“The invitation to serve St. Lawrence is the greatest honor of my life,” he wrote in his message to the community. “There is every reason, whether the lines are difficult or pleasant, for us to believe together that this year, this year, can be the best of the many Lynn and I have shared with you.”

Fox became the 18th president and senior lecturer in history of his undergraduate alma mater on July 1, 2009, after serving as president and senior lecturer in philosophy, religion and history at Culver-Stockton College 2003-2009. In the previous five years, Fox was special assistant to the president at Goucher College in Maryland. Earlier in his career, he served as a faculty member at Claremont Theological School, Montgomery College, and Howard University.  He received a Master of Divinity degree from Harvard University in 1978 and his Ph.D. in American religious history from George Washington University in 1989.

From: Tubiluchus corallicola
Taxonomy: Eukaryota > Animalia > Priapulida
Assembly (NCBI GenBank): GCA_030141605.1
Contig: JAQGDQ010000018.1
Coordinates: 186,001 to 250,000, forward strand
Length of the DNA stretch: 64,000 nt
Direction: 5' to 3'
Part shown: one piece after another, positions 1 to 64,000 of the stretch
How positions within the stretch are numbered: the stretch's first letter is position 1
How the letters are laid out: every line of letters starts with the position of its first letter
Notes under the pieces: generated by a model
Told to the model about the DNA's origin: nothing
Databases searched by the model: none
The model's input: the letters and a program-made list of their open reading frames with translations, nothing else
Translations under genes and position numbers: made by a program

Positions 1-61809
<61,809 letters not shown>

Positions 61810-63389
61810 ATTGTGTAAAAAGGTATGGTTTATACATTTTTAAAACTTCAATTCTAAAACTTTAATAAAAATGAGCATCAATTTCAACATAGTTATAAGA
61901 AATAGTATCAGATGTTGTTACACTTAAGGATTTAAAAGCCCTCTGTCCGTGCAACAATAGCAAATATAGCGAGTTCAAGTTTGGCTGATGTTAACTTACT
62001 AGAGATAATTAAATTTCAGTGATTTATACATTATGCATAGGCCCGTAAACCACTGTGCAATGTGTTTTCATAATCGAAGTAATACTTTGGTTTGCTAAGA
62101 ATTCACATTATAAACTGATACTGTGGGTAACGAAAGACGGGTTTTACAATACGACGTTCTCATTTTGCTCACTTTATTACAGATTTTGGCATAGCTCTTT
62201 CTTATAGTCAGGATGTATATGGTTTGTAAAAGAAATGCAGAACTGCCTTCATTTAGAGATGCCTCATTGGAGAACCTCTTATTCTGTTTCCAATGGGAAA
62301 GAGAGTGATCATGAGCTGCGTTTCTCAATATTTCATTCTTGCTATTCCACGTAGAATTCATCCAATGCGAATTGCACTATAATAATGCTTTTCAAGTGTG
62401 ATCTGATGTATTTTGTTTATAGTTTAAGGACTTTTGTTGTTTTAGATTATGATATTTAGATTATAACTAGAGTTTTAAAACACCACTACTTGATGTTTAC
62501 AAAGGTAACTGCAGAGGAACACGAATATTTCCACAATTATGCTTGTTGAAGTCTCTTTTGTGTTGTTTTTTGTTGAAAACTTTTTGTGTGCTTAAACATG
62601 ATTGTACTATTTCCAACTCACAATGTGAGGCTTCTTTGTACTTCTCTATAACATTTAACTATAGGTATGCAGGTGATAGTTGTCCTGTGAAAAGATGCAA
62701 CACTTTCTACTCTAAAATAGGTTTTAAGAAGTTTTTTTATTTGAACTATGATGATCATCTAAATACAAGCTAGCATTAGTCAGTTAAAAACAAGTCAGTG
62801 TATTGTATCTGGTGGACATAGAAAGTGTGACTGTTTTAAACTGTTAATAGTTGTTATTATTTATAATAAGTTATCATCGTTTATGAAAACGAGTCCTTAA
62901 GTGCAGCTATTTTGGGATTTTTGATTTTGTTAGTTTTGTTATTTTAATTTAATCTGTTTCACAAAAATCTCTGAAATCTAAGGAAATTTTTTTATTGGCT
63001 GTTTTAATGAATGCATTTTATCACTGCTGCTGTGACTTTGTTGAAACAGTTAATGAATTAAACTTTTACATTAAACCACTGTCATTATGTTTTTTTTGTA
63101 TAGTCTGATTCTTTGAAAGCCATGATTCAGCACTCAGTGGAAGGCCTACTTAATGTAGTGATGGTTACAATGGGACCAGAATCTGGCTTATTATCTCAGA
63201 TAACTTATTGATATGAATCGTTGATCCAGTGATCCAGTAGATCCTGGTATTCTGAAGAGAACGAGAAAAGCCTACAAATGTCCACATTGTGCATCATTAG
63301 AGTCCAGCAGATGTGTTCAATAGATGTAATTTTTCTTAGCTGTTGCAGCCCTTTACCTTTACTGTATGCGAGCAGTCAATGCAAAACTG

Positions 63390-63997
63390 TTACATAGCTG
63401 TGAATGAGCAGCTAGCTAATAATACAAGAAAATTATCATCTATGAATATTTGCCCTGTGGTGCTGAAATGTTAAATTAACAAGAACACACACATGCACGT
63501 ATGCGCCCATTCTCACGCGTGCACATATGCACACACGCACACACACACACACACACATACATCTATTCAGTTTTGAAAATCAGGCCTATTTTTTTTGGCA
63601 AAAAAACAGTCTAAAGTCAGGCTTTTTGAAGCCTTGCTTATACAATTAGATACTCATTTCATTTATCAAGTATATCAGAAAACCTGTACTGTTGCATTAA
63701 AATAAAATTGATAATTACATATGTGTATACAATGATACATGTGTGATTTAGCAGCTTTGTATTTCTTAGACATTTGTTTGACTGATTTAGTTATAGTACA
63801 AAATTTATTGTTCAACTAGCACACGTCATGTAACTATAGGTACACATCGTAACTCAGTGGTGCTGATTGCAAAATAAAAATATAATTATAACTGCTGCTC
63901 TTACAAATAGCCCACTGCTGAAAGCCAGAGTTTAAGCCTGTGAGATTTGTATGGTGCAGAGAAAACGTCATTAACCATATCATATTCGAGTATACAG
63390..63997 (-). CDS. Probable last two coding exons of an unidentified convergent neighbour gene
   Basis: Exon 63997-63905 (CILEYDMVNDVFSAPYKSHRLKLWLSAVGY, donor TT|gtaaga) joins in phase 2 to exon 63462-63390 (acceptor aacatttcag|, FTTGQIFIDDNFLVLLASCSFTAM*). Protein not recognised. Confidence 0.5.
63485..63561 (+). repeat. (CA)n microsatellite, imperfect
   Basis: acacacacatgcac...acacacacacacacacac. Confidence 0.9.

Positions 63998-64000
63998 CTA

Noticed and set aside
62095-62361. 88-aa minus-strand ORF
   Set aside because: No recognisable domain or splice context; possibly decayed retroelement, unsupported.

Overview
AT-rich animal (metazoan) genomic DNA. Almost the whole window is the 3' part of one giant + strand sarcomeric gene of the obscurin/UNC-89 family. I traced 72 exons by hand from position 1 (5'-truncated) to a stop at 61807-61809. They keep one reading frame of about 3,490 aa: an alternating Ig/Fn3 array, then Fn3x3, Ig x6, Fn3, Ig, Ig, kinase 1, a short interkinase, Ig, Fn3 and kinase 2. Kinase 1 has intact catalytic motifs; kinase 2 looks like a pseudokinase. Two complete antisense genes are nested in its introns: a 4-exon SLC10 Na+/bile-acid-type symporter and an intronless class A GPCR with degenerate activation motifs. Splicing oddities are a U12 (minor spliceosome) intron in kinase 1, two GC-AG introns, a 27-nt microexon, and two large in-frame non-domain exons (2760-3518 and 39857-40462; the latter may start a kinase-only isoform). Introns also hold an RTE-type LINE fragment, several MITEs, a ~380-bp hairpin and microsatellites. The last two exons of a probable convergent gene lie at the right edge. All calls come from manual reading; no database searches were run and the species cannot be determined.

As a scholar, Fox has published three books: a study of Harvard theologian Willard L. Sperry (1991), Lodge of the Double-Headed Eagle: Two Centuries of Scottish Rite Freemasonry (1999), and the award-winning Valley of the Craftsmen (2001). He also was the founding and general editor of a 10-volume book series in church history studies by Peter Lang Publishing.  

In recognition of Fox’s leadership in higher education, the Council of Independent Colleges elected him to its Board of Trustees in January 2011. He also served as a team leader for the Middle States Commission on Higher Education. In 2015, he was appointed to the Commission on Independent Colleges and Universities (cIcu) Board of Trustees. He is also a member of the President’s Alliance on Higher Education and Immigration.

While Fox’s departure will come near the end of an extended academic year due to the COVID-19 pandemic, he has committed to presiding alongside St. Lawrence’s next president during the Commencement for the Class of 2020, which was postponed until August 1, 2021. He will also attend next year’s Reunion, scheduled for July 15-18, 2021.

In the near future, the Board of Trustees will appoint a committee to identify St. Lawrence’s 19th president and a national search will commence this fall. More information will be shared with the Laurentian community as it becomes available.